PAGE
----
The Difference between EDTV and HDTVWritten by Kenny Hemphill
Confused by EDTV vs HDTV? We don't blame you. The number of acronyms floating about with regard to digital TV is frightening. What's even more worrying is that very often they are used by people who have little or no knowledge about what they mean. If person selling you doesn't know difference between EDTV vs HDTV, how are customers supposed to decide which TV or projector to go for?
In our guide below, we've tried to distill technical info into as few words as possible and make it as straightforward to understand as we can.
To properly explain EDTV vs HDTV, we need to step back a bit. Traditional TV has 525 lines of video which are interlaced. Interlacing just means that every frame of video is split into two fields and each field is shown alternately. Although there are 525 lines in signal, only 480 lines contain video, so it is sometimes referred to as 480i (480 lines interlaced). This is known as Standard Definition TV, or SDTV. While this has worked well enough for fifty years, as TV sets have got bigger and projectors more popular, quality deficiencies have become increasingly apparent.
The ultimate answer to improving quality of image displayed on your TV is HDTV, however, as a step on road to HDTV, industry came up with Enhanced Definition TV, or EDTV. This system contains same 480 lines as SDTV, but they are progressive scan. Hence EDTV is also known as 480p. Progressive scanning just means that instead of splitting signal into two fields and showing half lines at a time, all 480 lines of video are shown at once. This results in a noticeable improvement in quality of video.
Should a HDMI DVD player be your next home theater purchase?Written by Kenny Hemphill
Thinking about getting an HDMI DVD player? Whether you've heard buzz surrounding latest generation of DVD players or have an HDTV and want a player to connect it to, information on this page will help.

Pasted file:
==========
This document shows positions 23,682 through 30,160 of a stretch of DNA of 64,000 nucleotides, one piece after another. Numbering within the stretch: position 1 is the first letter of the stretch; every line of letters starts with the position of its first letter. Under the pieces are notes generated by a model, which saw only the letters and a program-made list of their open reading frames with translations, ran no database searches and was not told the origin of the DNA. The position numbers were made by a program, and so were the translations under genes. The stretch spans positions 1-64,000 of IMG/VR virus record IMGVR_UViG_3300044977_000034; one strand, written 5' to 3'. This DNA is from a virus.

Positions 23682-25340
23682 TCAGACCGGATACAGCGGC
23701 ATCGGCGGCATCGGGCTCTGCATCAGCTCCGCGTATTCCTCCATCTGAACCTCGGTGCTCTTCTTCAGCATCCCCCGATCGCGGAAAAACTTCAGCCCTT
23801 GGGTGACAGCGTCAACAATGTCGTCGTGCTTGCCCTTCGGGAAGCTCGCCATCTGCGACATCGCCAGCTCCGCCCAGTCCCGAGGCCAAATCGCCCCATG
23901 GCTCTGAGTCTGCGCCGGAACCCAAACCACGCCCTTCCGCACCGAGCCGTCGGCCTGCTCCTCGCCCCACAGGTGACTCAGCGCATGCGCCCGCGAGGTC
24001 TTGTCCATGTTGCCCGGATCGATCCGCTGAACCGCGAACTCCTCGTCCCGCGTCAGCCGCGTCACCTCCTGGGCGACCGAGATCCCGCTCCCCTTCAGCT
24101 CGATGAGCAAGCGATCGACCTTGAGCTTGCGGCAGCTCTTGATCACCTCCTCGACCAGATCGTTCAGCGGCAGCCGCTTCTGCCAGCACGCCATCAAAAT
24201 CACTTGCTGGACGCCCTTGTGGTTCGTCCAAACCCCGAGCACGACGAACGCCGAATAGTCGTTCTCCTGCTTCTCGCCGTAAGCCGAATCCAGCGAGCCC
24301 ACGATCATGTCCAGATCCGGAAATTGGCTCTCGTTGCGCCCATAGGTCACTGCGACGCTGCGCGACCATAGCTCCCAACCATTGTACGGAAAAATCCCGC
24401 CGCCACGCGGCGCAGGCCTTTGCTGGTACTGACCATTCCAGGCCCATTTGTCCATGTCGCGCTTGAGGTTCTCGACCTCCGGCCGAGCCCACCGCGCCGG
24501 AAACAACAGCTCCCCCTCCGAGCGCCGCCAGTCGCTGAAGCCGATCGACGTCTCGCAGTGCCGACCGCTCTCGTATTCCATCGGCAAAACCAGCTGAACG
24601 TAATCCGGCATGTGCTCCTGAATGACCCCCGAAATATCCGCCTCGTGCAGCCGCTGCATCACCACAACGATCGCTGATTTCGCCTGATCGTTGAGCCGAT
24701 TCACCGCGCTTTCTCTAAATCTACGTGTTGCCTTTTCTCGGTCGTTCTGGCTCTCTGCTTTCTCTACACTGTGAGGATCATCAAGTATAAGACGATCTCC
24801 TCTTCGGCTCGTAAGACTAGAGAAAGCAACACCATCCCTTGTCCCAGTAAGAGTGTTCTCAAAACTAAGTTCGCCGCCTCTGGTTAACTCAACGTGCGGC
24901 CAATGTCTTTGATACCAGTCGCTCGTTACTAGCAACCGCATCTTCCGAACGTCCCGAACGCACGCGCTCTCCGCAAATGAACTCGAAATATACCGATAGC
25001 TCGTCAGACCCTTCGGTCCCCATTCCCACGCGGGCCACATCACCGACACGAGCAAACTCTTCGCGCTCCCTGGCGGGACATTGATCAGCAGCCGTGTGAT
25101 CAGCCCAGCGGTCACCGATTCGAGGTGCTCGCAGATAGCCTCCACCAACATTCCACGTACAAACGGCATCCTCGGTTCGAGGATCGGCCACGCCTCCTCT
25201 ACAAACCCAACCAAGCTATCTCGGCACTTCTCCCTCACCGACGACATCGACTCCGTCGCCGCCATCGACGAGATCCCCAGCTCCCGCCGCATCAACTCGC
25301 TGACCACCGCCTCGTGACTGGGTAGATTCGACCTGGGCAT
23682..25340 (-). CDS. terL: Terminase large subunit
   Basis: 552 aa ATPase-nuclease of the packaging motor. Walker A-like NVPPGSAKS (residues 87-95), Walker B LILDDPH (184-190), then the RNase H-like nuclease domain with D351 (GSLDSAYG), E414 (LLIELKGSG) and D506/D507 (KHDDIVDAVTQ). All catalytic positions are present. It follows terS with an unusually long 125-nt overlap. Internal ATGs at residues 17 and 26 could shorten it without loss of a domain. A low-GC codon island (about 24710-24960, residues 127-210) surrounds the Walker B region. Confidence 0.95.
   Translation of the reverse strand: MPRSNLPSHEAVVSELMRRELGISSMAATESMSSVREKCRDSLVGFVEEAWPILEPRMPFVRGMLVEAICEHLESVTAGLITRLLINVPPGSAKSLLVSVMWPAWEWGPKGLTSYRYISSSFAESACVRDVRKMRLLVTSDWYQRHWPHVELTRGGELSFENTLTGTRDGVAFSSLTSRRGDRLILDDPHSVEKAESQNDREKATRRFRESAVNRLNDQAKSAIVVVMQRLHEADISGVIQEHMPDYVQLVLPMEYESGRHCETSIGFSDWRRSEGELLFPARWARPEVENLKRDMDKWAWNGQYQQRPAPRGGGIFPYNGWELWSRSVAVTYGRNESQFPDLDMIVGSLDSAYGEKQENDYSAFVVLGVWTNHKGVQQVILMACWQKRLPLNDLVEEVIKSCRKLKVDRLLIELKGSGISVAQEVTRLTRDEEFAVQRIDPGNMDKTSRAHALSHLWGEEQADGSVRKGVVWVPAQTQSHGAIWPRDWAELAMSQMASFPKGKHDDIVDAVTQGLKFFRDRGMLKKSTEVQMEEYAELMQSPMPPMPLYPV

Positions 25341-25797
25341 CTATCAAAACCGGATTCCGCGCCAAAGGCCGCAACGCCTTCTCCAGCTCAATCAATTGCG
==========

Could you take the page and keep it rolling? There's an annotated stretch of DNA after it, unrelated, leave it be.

HDMI stands for High Definition Multimedia Interface. Its standard connector for high definition TV and video kit and is a lossless, all-digital audio/ video interface which as well as supporting HD content also carries standard definition (SD) and enhanced definition (ED) video.
Deciding which HDMI DVD player to get is becoming more difficult as more and more devices arrive on market. Prices range from a very reasonable $200 or so for Toshiba SD-5970 to a couple of thousand dollars for devices at high-end.
The Toshiba HDMI DVD player, like other high definition players, up-converts DVD-Video content on regular DVD discs to either 720p or 1080i high definition resolution. As well as do everything you would expect of a DVD player, Toshiba SD-5970 has a couple of tricks up its sleeve. Its progressive scan output, when connected to an HDTV using HDMI connector, provides twice number of scan lines present on a normal DVD picture. This means higher resolution, sharper and flicker free images which have none of motion artifacts, such as stepping, often seen on less expensive DVD players.